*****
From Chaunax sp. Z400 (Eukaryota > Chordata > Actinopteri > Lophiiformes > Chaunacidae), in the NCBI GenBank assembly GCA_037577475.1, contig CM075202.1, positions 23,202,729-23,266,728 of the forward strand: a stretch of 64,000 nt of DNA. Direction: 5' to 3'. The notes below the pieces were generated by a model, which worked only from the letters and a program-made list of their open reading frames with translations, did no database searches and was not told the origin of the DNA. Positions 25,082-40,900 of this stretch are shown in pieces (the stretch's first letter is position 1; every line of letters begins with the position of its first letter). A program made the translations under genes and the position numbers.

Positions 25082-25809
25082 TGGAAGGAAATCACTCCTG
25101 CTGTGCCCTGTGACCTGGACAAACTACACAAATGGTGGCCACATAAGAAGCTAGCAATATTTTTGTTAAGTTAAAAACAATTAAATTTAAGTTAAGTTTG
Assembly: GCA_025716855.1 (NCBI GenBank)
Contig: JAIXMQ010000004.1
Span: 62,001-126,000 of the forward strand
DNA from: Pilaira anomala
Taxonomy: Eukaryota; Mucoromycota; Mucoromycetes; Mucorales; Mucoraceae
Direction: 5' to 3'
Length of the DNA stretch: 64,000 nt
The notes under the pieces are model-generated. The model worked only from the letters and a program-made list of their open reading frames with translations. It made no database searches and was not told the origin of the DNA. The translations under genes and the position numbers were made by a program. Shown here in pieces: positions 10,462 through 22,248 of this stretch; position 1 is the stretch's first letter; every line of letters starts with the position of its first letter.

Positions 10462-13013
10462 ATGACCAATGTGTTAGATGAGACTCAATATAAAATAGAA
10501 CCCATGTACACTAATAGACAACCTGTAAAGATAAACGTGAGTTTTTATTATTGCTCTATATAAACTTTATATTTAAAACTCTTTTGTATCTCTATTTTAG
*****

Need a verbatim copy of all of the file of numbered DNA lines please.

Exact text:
From Chaunax sp. Z400 (Eukaryota > Chordata > Actinopteri > Lophiiformes > Chaunacidae), in the NCBI GenBank assembly GCA_037577475.1, contig CM075202.1, positions 23,202,729-23,266,728 of the forward strand: a stretch of 64,000 nt of DNA. Direction: 5' to 3'. The notes below the pieces were generated by a model, which worked only from the letters and a program-made list of their open reading frames with translations, did no database searches and was not told the origin of the DNA. Positions 25,082-40,900 of this stretch are shown in pieces (the stretch's first letter is position 1; every line of letters begins with the position of its first letter). A program made the translations under genes and the position numbers.

Positions 25082-25809
25082 TGGAAGGAAATCACTCCTG
25101 CTGTGCCCTGTGACCTGGACAAACTACACAAATGGTGGCCACATAAGAAGCTAGCAATATTTTTGTTAAGTTAAAAACAATTAAATTTAAGTTAAGTTTG
Assembly: GCA_025716855.1 (NCBI GenBank)
Contig: JAIXMQ010000004.1
Span: 62,001-126,000 of the forward strand
DNA from: Pilaira anomala
Taxonomy: Eukaryota; Mucoromycota; Mucoromycetes; Mucorales; Mucoraceae
Direction: 5' to 3'
Length of the DNA stretch: 64,000 nt
The notes under the pieces are model-generated. The model worked only from the letters and a program-made list of their open reading frames with translations. It made no database searches and was not told the origin of the DNA. The translations under genes and the position numbers were made by a program. Shown here in pieces: positions 10,462 through 22,248 of this stretch; position 1 is the stretch's first letter; every line of letters starts with the position of its first letter.

Positions 10462-13013
10462 ATGACCAATGTGTTAGATGAGACTCAATATAAAATAGAA
10501 CCCATGTACACTAATAGACAACCTGTAAAGATAAACGTGAGTTTTTATTATTGCTCTATATAAACTTTATATTTAAAACTCTTTTGTATCTCTATTTTAG